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Another month of bills has come and gone and your checkbook is more barren than the Sahara Desert. It’s not that your farrier business is going downhill, but it would be nice to pocket some extra money.
Sure, peddling products out of your truck can be a lucrative way to earn a few extra dollars but Jay Proost, the executive director of the American Society of Equine Appraisers (ASEA) in Twin Falls, Idaho, offers an alternative.
“There are only 380 qualified equine appraisers in Canada and the United States,” Proost says. “There has been a gradual growth in this industry and I think the sky is the limit.”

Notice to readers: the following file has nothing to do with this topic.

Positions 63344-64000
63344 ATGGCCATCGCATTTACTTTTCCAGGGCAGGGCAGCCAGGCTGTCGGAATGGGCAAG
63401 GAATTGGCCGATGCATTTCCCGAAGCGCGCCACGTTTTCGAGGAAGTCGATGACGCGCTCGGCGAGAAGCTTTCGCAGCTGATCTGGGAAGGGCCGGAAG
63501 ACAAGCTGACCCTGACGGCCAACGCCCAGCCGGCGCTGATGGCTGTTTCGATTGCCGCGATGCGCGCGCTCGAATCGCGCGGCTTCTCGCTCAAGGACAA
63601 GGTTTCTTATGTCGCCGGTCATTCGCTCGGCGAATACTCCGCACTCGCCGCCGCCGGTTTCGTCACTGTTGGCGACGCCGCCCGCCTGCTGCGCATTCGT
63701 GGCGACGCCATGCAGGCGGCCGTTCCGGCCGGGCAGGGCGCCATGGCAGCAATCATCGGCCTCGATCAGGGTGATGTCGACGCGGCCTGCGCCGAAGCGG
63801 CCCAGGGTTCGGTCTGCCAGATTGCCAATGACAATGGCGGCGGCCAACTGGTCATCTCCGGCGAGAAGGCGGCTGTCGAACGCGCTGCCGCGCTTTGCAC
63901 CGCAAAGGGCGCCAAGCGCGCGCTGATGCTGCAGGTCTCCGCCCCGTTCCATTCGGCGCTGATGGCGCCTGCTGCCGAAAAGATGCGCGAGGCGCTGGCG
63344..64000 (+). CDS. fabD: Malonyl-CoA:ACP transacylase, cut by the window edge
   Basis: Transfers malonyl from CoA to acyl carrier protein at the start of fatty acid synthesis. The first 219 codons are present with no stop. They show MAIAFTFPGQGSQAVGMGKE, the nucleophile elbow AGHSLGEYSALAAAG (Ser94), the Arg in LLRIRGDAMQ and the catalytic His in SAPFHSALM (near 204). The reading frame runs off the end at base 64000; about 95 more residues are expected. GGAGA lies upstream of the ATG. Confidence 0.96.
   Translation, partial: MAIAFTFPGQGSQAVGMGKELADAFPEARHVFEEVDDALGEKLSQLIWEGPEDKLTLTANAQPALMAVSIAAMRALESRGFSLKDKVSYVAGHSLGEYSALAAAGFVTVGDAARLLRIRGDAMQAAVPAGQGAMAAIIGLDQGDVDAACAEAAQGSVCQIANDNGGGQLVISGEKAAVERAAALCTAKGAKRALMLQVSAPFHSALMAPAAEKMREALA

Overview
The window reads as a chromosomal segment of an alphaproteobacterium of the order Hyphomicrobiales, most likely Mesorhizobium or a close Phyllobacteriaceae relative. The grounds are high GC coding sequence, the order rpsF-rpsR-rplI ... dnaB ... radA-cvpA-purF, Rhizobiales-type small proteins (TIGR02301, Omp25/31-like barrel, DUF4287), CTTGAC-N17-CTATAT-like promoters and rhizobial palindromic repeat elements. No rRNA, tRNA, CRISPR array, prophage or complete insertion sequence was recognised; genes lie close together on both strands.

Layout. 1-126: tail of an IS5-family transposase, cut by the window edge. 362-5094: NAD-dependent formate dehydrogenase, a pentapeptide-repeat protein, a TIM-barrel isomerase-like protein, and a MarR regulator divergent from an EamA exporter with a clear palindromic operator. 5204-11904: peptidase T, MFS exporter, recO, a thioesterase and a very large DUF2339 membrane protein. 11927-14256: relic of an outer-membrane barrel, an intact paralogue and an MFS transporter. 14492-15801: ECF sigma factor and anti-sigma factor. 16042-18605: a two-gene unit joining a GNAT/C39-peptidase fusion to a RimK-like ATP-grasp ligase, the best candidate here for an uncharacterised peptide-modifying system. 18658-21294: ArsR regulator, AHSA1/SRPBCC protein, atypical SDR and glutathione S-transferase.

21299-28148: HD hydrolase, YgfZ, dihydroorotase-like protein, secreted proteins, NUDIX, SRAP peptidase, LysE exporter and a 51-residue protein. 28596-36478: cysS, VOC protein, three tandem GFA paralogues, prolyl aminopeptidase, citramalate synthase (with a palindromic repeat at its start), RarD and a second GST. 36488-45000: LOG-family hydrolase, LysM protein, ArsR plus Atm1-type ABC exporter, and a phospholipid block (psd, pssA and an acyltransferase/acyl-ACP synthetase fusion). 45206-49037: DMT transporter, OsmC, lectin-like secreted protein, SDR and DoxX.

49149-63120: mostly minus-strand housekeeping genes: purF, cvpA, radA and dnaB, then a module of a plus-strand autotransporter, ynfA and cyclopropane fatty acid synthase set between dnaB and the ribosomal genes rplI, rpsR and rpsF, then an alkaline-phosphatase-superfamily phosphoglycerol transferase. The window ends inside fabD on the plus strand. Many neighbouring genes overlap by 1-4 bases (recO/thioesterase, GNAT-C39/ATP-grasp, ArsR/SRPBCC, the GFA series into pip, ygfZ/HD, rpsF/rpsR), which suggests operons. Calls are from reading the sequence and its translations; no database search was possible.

The equine appraisal business is a worthwhile endeavor, even for those farriers putting in more than 40 hours a week.
“It started as a part-time income addition and now it is approaching a full-blown income itself,” says Gordon Wadds, a 20-year farrier and horse trainer in Ovid, Mich. “It’s not something I’ve regretted at all.”
Wadds gets on average a $1,000 retainer to appraise a horse, which normally takes about 5 hours.
“It’s given me some readily available additional income,” says Ray Miller of Spring Green, Wis. “It’s also given me more credibility. When you hold another certification, it presents more of a professional attitude.”
That professional attitude translates into more dollars for all of his businesses.
“The money rolls off the top,” Miller adds. “Each business complements one another.”
Miller also recommends the equine appraisal business for farriers…